In my first book, Happy Professor, I included a short section about the importance of engaging with your students during the seemingly insignificant (but secretly crucial) 10-15 minutes before class starts.
Honestly, I don’t always follow my own advice. Sometimes I have a crisis on my hands at a different school, so I’m dealing with emails and trying to tie up loose ends in those precious few moments before the students in front of me need my undivided attention for the next few hours.
However, when I start feeling rather disconnected from my face-to-face students, I make the extra effort to engage in casual conversation with the early comers before we get started for the day. It makes me feel more invested in the experience, and I believe it does the same for them.
I think this bit of low pressure engagement has a number of benefits: it helps students see you as human, they then tend to be more responsive during the class period, and it makes your time as the instructor in the classroom a whole lot more enjoyable (and as someone who teaches predominantly online, the physical classroom for me is all about having a positive experience and setting the right tone for the semester).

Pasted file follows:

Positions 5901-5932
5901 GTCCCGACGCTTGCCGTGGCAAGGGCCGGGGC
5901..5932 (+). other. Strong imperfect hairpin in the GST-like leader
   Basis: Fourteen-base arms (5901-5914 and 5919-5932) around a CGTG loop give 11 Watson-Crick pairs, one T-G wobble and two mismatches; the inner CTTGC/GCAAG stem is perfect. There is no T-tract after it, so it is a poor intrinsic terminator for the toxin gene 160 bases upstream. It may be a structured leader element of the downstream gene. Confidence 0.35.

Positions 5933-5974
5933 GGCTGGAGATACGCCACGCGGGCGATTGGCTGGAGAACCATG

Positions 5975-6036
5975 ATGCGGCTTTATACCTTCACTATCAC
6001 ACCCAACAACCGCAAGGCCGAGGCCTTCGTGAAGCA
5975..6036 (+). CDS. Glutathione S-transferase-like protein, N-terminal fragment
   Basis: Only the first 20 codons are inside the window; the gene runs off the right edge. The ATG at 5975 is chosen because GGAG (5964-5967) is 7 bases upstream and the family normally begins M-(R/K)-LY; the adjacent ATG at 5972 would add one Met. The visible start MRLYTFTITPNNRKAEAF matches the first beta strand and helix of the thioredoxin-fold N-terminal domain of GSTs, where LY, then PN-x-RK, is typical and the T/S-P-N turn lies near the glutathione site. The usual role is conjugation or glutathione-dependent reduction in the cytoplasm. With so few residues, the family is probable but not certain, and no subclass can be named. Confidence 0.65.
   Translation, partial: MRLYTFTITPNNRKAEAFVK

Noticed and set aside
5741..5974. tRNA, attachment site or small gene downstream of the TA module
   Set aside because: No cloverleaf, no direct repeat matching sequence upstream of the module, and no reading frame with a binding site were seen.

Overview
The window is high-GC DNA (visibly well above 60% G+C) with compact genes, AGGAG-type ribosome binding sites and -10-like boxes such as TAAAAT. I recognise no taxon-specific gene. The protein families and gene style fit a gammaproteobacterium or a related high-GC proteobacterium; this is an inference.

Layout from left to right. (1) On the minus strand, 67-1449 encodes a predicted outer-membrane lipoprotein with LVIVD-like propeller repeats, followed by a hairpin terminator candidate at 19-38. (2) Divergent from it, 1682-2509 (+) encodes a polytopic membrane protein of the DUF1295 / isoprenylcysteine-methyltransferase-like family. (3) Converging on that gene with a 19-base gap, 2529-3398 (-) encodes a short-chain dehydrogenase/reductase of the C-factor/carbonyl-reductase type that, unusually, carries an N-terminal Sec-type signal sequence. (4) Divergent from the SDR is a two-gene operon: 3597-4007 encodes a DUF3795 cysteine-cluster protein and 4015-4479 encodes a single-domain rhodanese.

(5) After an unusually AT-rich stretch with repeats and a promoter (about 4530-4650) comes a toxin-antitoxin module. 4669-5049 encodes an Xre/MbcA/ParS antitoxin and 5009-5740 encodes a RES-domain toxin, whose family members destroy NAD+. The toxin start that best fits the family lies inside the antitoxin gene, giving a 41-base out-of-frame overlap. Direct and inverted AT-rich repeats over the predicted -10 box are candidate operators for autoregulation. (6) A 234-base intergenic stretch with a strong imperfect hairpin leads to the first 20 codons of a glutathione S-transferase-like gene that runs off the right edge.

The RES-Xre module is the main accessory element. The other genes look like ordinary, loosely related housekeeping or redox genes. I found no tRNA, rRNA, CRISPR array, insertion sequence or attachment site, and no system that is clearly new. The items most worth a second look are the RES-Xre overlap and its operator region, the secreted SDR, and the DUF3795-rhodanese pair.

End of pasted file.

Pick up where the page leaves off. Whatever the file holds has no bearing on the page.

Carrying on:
Having said that, I love finding articles that back up my own ideas and experiments in the classroom.
Instructor John Warner (author of Inside Higher Ed post titled “Moving Students Away From Their Phones“) backs up what I’ve previously believed about chatting with students before class, with the added bonus that these engaged students might actually stay off their cell phones during the class period (something that Warner and I both agree is a plus, but not a must- we’re all adults here, after all).
Enjoy the article! Happy reading, teaching, and learning :).